It’s map Monday. Each week we try to find a map to share with you, my dear readers. This week I’m cheating, a little. This image is from the Borchert Map Library at the University of Minnesota but it’s not a map. Instead, what we have here is a 1938 aerial photo of the area around Franklin Avenue in South Minneapolis. This image is one of hundreds you can peruse through Minnesota Historical Aerial Photographs online, a site created by the University of Minnesota libraries that allows viewers to sort photos according to date and location.
These aerial views are invaluable historical sources that function like a cross between Google Streetview and historic plat maps. They allow viewers to see Minneapolis from the air at different points in the twentieth century. This 1938 photo shows the Whittier neighborhood in Minneapolis before it was bisected by the interstate freeways of the post-World War II period. On the bottom left side of the photo is Fair Oaks Park, once the grounds of the palatial Washburn mansion, demolished by the Minneapolis Park Board in 1924. Today, Fair Oaks Park stands across the street from the Minneapolis Institute of Arts, which is not visible on this photo. Several blocks north is Stevens Square. Our view on the left side is bounded by Nicollet Avenue.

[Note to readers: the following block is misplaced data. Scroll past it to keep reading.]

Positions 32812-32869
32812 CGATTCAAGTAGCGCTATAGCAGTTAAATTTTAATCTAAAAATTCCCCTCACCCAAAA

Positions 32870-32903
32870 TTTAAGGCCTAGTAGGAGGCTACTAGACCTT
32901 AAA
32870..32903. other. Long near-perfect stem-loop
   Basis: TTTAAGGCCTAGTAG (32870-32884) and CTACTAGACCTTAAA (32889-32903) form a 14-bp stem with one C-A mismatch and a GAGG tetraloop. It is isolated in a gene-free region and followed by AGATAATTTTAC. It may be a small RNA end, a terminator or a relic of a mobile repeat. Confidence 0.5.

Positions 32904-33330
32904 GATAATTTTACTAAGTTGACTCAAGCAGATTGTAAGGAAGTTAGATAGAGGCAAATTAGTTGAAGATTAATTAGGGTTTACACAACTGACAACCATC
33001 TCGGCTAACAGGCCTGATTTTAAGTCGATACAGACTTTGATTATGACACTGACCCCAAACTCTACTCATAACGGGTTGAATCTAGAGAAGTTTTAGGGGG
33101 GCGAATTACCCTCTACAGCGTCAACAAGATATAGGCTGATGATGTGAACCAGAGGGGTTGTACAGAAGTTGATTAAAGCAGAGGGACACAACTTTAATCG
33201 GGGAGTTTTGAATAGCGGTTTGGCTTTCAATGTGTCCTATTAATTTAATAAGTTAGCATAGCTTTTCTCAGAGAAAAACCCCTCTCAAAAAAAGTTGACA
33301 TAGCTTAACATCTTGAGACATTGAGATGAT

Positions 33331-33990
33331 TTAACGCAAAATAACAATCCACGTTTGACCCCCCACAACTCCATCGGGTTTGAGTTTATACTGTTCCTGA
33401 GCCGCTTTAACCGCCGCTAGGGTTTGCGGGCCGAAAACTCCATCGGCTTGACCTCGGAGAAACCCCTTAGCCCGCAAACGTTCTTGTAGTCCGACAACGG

Minneapolis began making aerial images in 1922, when the city first hired pilots to fly small airplanes–with cameras mounted on the bottom–in a grid pattern over the streetscape. The images were updated every decade. The resulting collection –held in the Borchert Library and the Tower Archives at Minneapolis City Hall–allows viewers to trace the way the city changed over time.
The city of Minneapolis recently transferred its aerial photographs to the Borchert, which will soon digitize these images and add them to the online collection. Click on this link to get the aerial photos site, where you can click on individual images to zoom in and out.